NSW longwall mining under fire

MINING groups have rejected claims made in a recent report that longwall mining is causing major damage to New South Wales waterways. The report also calls for a mining buffer zone around the state’s rivers and creeks.
NSW longwall mining under fire NSW longwall mining under fire NSW longwall mining under fire NSW longwall mining under fire NSW longwall mining under fire


Staff Reporter

The report, Impacts of Longwall Coal Mining on the Environment in NSW, was released by independent environmentalist group Total Environment Centre this week and claims that subsidence resulting from longwall mining is damaging rivers and creek beds and that remediation work done by mining companies to repair the damage has been largely ineffectual.

The report also calls for a 1km exclusion zone around rivers and streams under which longwall mining is proposed and claims that the NSW Department of Primary Industries’ Mineral Resources Division is inappropriate as the approval body for new mining projects.

“The NSW Government cannot be taken seriously on water issues until it stops the destruction being wrought upon our catchments by longwall mining," Total Environment Centre campaigner David Burgess said.

DPI spokeswoman Jenny Ward said the Government does not support a “one size fits all” buffer zone that is not underpinned by appropriate scientific evidence.

She said an arbitrary buffer zone could result in the unnecessary sterilisation of substantial coal reserves with few, if any, environmental benefits.

“A moratorium is not appropriate. The coal mining industry is worth more than $8.5 billion to the state and adequate mechanisms are in place for any applications to be considered on their merits,” the DPI said.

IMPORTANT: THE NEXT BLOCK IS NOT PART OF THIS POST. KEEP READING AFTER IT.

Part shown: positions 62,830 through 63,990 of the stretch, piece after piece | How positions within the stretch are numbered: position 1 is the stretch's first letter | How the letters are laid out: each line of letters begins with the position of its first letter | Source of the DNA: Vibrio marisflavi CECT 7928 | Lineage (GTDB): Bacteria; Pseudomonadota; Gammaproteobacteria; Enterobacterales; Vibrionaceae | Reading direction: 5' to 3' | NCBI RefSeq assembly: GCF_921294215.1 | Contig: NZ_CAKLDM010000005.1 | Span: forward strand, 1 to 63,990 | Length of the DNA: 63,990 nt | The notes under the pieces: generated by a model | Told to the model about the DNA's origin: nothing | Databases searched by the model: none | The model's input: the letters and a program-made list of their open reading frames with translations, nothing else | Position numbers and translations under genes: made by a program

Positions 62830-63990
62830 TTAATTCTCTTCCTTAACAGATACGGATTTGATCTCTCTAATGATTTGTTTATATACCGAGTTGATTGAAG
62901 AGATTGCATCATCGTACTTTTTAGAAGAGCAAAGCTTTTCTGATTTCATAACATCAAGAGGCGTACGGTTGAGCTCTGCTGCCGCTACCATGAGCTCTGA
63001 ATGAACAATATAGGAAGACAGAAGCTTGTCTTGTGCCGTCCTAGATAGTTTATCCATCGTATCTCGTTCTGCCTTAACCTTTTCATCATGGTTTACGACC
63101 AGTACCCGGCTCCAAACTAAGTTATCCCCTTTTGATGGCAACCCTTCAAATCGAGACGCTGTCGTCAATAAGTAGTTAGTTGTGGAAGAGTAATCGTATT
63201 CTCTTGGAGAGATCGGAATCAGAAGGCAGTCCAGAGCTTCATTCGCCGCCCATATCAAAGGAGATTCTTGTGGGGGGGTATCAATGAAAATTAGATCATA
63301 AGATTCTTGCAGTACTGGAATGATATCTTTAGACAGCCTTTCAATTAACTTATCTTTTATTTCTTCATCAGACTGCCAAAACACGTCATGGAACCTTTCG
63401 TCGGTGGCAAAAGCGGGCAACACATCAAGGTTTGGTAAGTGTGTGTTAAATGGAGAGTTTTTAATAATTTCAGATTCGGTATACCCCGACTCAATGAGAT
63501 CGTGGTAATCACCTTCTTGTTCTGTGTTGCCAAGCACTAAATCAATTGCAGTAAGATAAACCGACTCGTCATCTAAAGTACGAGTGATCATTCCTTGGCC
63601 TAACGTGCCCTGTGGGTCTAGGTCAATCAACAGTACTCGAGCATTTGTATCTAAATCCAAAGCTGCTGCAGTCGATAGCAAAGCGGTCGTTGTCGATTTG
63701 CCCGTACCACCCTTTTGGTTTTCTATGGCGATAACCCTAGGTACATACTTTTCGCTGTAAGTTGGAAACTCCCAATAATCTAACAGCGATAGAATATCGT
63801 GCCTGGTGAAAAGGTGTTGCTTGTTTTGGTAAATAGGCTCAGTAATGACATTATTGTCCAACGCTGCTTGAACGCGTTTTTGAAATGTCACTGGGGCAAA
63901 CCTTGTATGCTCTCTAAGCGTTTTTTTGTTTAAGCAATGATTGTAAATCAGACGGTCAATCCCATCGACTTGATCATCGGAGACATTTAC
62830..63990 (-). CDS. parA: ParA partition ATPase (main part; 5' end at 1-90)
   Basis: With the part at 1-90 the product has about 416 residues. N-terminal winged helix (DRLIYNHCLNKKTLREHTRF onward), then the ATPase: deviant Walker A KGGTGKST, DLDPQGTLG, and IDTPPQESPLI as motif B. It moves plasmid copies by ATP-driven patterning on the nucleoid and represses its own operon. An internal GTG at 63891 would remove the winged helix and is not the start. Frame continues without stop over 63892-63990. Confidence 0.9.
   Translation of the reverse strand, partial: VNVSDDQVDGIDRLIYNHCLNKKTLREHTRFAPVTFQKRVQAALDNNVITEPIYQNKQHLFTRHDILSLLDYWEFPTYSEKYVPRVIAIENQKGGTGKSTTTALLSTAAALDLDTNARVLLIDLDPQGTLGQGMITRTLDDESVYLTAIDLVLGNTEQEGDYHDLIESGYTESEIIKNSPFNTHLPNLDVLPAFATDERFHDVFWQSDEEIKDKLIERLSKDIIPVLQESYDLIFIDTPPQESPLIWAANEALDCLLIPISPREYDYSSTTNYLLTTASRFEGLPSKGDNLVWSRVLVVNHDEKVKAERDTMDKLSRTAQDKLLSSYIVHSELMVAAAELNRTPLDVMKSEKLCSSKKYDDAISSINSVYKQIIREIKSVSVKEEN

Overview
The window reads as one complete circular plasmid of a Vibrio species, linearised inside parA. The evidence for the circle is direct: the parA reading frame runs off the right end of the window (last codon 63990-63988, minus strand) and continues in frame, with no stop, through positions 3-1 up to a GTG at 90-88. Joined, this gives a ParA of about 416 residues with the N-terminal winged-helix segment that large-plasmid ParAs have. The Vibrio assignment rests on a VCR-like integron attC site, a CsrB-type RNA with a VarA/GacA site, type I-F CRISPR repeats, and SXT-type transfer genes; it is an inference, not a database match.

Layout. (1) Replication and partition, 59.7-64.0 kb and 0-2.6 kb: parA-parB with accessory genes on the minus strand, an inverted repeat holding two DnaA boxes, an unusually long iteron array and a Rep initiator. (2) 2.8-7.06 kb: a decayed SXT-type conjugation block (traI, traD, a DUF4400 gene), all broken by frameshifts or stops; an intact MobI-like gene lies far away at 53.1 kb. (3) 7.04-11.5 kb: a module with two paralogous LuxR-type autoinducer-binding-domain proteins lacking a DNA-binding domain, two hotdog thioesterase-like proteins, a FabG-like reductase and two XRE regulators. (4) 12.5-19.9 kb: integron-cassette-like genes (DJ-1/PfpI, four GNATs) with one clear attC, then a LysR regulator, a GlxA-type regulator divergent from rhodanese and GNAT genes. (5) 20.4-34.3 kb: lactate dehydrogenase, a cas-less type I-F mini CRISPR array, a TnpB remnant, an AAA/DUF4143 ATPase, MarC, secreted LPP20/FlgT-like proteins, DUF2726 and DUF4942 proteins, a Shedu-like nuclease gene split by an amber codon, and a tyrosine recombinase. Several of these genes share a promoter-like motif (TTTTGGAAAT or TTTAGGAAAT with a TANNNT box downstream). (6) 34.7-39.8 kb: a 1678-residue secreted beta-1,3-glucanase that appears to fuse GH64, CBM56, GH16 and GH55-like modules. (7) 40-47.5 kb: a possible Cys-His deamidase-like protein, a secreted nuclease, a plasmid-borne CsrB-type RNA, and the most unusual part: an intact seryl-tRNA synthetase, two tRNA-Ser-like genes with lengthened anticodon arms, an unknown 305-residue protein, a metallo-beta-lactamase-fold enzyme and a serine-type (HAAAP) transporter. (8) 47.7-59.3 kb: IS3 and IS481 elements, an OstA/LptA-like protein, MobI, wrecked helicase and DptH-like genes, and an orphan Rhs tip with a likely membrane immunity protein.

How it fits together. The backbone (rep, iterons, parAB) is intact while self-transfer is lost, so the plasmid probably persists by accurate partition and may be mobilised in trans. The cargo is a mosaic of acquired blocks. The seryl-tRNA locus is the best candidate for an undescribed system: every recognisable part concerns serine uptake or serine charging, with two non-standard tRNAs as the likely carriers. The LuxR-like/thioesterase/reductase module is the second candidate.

The department also reinforced that it requires any impacts of mining to be remediated.

NSW Minerals Council chief executive Nikki Williams said the mining industry and Government were addressing community concerns about the effect of longwall mining on the environment through a number of strategies.

“There is a degree of genuine community concern about the impacts of longwall mining on natural features. The industry is equally genuine in its commitment to addressing those concerns,” Williams said.

“Subsidence management plans are a relatively new requirement for the assessment of subsidence for each underground coal mining proposal. The industry is subject to some of the most stringent environmental controls in place anywhere in the world.”

Williams said the NSWMC would support a review of subsidence impacts and management strategies that contributed to a science based assessment of the issue.

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